Polycystic ovarian syndrome is linked to increased oxidative stress in Omani women
Received 24 February 2018
Accepted for publication 3 July 2018
Published 28 November 2018 Volume 2018:10 Pages 763—771
Checked for plagiarism Yes
Review by Single-blind
Peer reviewers approved by Dr Amy Norman
Peer reviewer comments 2
Editor who approved publication: Professor Elie Al-Chaer
Maha AH Sulaiman,1 Yahya M Al-Farsi,1 Maha M Al-Khaduri,2 Jumana Saleh,3 Mostafa I Waly4,5
1Department of Family Medicine and Public Health, College of Medicine and Health Sciences, Sultan Qaboos University, Al-Khoudh, Sultanate of Oman; 2Department of Obstetrics and Gynecology, College of Medicine and Health Sciences, Sultan Qaboos University, Al-Khoudh, Sultanate of Oman; 3Department of Biochemistry, College of Medicine and Health Sciences, Sultan Qaboos University, Al-Khoudh, Sultanate of Oman; 4Department of Food Science and Nutrition, College of Agricultural and Marine Sciences, Sultan Qaboos University, Al-Khoudh, Sultanate of Oman; 5Nutrition Department, High Institute of Public Health, Alexandria, Egypt
Purpose: Literature emerging from Western countries has reported increased levels of serum oxidative stress markers among polycystic ovarian syndrome (PCOS) women. In the Arab region, there is limited research about the association between oxidative stress and PCOS. This study aimed to compare sociodemographic and clinical characteristics, sex hormones, and oxidative stress indices between PCOS women and non-PCOS women and to investigate the correlation between oxidative stress biomarkers and sex hormones.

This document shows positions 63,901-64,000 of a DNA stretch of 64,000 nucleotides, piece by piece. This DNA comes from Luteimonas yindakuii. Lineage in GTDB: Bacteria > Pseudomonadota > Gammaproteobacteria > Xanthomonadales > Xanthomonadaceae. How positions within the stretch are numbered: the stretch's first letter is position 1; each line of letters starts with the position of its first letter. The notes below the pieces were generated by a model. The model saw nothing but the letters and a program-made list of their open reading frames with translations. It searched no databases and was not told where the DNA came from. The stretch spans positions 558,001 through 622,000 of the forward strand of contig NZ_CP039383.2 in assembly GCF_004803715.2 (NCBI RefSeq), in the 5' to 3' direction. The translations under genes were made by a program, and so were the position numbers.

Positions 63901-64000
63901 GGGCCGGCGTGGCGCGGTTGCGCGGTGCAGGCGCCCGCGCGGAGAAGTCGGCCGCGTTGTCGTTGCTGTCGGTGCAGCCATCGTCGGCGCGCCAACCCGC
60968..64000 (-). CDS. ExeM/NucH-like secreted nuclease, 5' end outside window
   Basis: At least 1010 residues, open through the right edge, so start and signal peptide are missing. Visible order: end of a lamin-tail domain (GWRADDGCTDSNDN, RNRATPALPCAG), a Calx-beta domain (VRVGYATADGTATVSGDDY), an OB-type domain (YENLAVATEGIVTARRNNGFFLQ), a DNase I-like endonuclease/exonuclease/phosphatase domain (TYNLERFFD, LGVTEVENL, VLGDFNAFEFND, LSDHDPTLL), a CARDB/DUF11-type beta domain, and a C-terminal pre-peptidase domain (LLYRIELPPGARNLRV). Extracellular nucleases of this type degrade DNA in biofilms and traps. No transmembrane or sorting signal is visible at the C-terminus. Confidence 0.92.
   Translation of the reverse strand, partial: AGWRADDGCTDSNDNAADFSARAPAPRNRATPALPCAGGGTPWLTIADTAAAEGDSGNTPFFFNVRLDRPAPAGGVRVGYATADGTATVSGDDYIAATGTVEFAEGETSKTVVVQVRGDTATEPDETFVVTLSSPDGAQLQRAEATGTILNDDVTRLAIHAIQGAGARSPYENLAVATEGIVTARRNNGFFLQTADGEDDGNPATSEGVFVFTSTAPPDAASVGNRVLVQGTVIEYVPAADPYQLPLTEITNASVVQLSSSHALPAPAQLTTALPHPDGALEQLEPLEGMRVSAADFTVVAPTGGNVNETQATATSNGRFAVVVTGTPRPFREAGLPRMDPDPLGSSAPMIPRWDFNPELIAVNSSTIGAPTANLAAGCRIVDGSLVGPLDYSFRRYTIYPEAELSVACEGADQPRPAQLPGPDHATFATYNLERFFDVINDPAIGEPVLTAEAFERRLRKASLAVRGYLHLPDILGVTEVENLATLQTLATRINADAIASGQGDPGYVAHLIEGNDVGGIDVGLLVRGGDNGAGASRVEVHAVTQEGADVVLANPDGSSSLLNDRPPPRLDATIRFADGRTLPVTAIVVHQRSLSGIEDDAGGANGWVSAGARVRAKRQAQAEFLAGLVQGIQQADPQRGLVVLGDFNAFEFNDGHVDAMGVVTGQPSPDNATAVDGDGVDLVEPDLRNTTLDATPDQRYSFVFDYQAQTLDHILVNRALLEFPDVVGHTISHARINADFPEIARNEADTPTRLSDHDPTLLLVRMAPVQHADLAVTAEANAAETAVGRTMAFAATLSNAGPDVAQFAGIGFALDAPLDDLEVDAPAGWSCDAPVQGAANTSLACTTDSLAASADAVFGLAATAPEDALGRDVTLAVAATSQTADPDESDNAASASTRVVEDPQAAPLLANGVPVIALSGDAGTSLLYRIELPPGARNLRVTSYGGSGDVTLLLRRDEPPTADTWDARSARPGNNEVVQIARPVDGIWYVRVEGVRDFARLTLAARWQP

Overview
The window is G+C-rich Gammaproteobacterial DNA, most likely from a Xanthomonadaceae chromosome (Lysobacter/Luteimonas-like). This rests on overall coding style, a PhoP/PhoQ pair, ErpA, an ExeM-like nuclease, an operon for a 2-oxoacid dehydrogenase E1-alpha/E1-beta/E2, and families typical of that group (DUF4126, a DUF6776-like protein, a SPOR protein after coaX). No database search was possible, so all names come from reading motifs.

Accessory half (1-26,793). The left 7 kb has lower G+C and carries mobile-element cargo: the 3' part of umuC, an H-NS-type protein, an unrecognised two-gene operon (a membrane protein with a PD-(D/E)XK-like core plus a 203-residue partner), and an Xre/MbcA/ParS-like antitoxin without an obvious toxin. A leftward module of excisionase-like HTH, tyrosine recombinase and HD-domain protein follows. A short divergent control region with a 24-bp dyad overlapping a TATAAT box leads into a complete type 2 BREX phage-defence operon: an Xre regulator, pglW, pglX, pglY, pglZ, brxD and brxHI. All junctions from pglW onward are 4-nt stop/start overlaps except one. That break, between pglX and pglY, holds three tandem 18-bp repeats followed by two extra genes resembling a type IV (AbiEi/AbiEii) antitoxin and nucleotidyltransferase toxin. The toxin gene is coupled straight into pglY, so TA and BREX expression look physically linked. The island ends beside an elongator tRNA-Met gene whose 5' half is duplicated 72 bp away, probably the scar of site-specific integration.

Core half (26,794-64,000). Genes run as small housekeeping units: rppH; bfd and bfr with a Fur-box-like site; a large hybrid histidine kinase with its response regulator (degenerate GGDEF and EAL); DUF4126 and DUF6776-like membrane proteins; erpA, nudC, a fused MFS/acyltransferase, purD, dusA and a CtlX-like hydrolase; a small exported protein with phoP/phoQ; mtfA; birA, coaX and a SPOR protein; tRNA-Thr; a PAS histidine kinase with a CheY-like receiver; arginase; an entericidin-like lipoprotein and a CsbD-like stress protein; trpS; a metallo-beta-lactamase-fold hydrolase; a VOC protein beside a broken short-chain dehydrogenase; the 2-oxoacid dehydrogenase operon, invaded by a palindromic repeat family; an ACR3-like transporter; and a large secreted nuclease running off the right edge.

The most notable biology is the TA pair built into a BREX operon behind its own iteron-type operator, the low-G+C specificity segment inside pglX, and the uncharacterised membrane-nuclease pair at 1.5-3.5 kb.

Methods: This hospital-based case-control study was conducted among reproductive-aged women. The study included 51 women diagnosed with PCOS (as per Rotterdam 2003 criteria) and 45 control women who were not diagnosed with PCOS. Serum samples were collected to measure the mean levels of the following sex hormones: total testosterone, dehydroepiandrosterone sulfate, estradiol and progesterone, as well as to measure biomarkers of oxidative stress including glutathione peroxidase (GPx), glutathione reductase (GR), glutathione (GSH), and total antioxidant capacity (TAC).
Results: PCOS women exhibited clinical characteristics including irregular menses, hirsutism, and acne compared to the control group (P≤0.05). Significant differences were observed in the waist-hip ratio of PCOS women compared to controls (P=0.004). GPx and GR activity levels appeared to be higher among PCOS women compared to controls; however, no statistically significant differences were observed between the two groups (P>0.05). PCOS women had lower GSH and TAC levels compared to controls with a statistically significant difference observed for GSH levels (P=0.006). Correlation analysis showed a significant negative correlation between estradiol and TAC in the total sample (r=-0.284, P=0.005).
Conclusion: This study provides supportive evidence that oxidative stress might play a role in the pathogenesis of PCOS and, hence, oxidative stress parameters could be suggested as diagnostic markers for early diagnosis of high-risk groups. Also, the study provides supportive evidence that obesity and sex hormones, particularly estradiol, in PCOS may contribute to enhanced oxidative stress.
Keywords: PCOS, oxidative stress, Oman, case-control, anthropometric, glutathione
This work is published and licensed by Dove Medical Press Limited. The full terms of this license are available at https://www.dovepress.com/terms.php and incorporate the Creative Commons Attribution - Non Commercial (unported, v3.0) License. By accessing the work you hereby accept the Terms. Non-commercial uses of the work are permitted without any further permission from Dove Medical Press Limited, provided the work is properly attributed. For permission for commercial use of this work, please see paragraphs 4.2 and 5 of our Terms.Download Article [PDF] View Full Text [HTML][Machine readable]